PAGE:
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Baked potato with shiitake bacun and easy cultured cheeze sauce

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What you need:

Cultured cheese sauce

  • 1/2 c easy soy yogurt
  • 1/2 c cashews
  • 1/4 c nutritional yeast
  • 1/2 small onion
  • 1/4 favorite salsa (I use Trader Joe’s salsa especial-medium spice)
  • Jalapeño or canned chilis
  • Salt to taste

Shiitake bacun

  • 2 c thinly sliced shiitake
  • Drizzle olive oil
  • Drizzle liquid smoke
  • Drizzle tamari
  • Preheated oven at 375 degrees

Other

Spread the shiitake out on a cookie sheet and drizzle with olive oil, liquid smoke, and tamari. Bake at 375 degrees, stirring well every five minutes for the first fifteen minutes, then every three minutes until done.

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The bacun will seem almost burned but will still be chewy after twenty minutes or so. Once you take it out it will get crunchy like bacon as it cools.

For the cultured cheese sauce, put all the ingredients into the blender and blend well for two minutes.

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Bake the potatoes and steam the broccoli as preferred. Plate them up and mow them down!! The savory umami of the bacun is perfectly paired with the creamy cultured cheese sauce. Zam! You won’t be disappointed.

I baked up some Brussels Sprouts as well as the steamed broccoli and added a little plain easy soy yogurt in place of sour cream. A few dots of hot sauce and you’re ready to take on the world.

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Nuts are not the enemy!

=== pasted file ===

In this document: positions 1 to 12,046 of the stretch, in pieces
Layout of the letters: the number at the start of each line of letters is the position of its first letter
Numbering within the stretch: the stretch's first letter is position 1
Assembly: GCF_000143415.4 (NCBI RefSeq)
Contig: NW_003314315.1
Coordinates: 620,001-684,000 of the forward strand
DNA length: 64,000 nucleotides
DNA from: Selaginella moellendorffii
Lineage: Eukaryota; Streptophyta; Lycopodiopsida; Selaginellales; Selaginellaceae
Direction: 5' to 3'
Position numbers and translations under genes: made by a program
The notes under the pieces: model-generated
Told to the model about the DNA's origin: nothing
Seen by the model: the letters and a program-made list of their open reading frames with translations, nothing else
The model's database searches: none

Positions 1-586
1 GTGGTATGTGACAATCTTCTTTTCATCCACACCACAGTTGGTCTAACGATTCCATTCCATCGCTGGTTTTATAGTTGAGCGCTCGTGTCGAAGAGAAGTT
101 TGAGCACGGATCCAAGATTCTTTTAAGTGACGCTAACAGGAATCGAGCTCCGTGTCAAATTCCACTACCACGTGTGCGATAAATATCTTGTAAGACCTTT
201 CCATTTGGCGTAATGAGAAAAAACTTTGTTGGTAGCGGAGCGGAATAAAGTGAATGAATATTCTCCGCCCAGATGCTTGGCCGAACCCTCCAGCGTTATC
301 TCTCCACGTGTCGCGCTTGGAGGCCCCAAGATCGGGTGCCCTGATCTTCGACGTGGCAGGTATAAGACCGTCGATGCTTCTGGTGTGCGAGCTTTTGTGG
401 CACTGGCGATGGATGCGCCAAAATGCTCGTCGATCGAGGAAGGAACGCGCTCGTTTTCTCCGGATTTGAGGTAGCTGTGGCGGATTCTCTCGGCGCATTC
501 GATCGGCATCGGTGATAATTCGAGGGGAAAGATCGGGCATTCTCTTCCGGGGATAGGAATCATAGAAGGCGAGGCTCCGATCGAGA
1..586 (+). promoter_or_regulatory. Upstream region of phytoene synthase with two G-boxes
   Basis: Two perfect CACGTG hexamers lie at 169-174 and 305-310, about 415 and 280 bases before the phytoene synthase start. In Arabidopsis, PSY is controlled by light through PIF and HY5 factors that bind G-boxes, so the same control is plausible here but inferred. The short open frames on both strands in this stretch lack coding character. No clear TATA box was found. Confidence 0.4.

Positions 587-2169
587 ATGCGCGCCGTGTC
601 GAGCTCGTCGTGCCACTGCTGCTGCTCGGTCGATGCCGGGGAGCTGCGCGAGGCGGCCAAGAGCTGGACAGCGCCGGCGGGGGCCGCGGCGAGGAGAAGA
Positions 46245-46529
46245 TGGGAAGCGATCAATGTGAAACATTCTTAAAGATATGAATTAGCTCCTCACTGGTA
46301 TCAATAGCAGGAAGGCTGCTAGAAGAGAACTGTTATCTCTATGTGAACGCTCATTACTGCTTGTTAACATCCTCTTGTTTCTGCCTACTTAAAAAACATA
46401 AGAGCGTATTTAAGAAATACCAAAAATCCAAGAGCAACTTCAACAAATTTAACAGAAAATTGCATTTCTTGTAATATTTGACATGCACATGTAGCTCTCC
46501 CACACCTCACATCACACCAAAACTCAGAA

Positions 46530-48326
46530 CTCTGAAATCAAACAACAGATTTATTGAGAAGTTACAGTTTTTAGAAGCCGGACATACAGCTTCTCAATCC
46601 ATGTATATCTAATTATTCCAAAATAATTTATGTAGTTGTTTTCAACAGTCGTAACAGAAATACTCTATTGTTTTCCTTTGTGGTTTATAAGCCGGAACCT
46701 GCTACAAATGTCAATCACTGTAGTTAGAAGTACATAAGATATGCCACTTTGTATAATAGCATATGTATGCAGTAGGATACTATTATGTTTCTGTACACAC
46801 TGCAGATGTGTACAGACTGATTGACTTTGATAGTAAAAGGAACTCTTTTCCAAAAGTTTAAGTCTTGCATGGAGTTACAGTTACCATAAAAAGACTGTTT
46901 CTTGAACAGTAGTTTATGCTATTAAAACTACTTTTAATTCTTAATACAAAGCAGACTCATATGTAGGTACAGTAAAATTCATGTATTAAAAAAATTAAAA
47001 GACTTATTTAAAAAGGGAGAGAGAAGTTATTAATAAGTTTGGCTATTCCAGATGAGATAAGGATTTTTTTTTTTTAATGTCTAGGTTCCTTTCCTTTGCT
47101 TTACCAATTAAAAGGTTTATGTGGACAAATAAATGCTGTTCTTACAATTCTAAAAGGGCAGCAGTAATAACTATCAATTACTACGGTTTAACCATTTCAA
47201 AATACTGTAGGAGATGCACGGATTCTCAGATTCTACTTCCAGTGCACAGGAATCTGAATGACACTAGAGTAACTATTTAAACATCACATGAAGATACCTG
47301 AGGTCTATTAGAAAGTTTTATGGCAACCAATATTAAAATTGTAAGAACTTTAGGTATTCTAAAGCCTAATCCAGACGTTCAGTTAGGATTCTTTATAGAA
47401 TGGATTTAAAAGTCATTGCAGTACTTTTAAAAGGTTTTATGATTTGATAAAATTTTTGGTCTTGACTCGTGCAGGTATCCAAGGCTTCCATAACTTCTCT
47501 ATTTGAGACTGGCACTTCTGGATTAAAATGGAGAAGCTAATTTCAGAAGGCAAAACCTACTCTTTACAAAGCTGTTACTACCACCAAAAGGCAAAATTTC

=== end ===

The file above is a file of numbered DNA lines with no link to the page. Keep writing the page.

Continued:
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Even though we don’t do much with almonds here at Avellana, we really do love all nuts and seeds almost equally. As the threat and reality of drought comes clearer to us on the west coast, I’m hearing more and more talk about how much water it takes to produce almonds. This has definitely left me scratching my head at the twists and turns the human mind will take in order to avoid looking at the white elephant sitting in the cheese drawer of the fridge.

If it takes 1.1 gallons of water to produce one almond and there are around 100 almonds in a pound, it stands to reason that one pound of almonds uses 110 gallons of water during it’s production. In comparison, it takes 1,817 gallons of water to produce one pound of beef. It takes 700 gallons of water to produce one pound of cheese.

Dairy products contribute the single largest share of farm income [in California’s economy.] (from Wikipedia)

Meat and dairy production have a far greater negative impact on drought stricken California. Why are almonds taking the blame? Do away with almonds and you’ll still have the problem. We fear our beloved hazelnuts will be next! Not really, but the hard truth is that animal agriculture ravages the environment. The time for cognitive dissonance has passed. It’s time for a new renaissance in our food choices! We can make fully informed decisions on what we buy and how it affects our Earth.

Rock on nuts and seeds!

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Avellana Creamery

Our Mission: To produce divine artisanal vegan cheeses for all fine food lovers, using age-old traditional methods and the finest organic Oregon hazelnuts prepared with craftmanship, consciousness and compassion.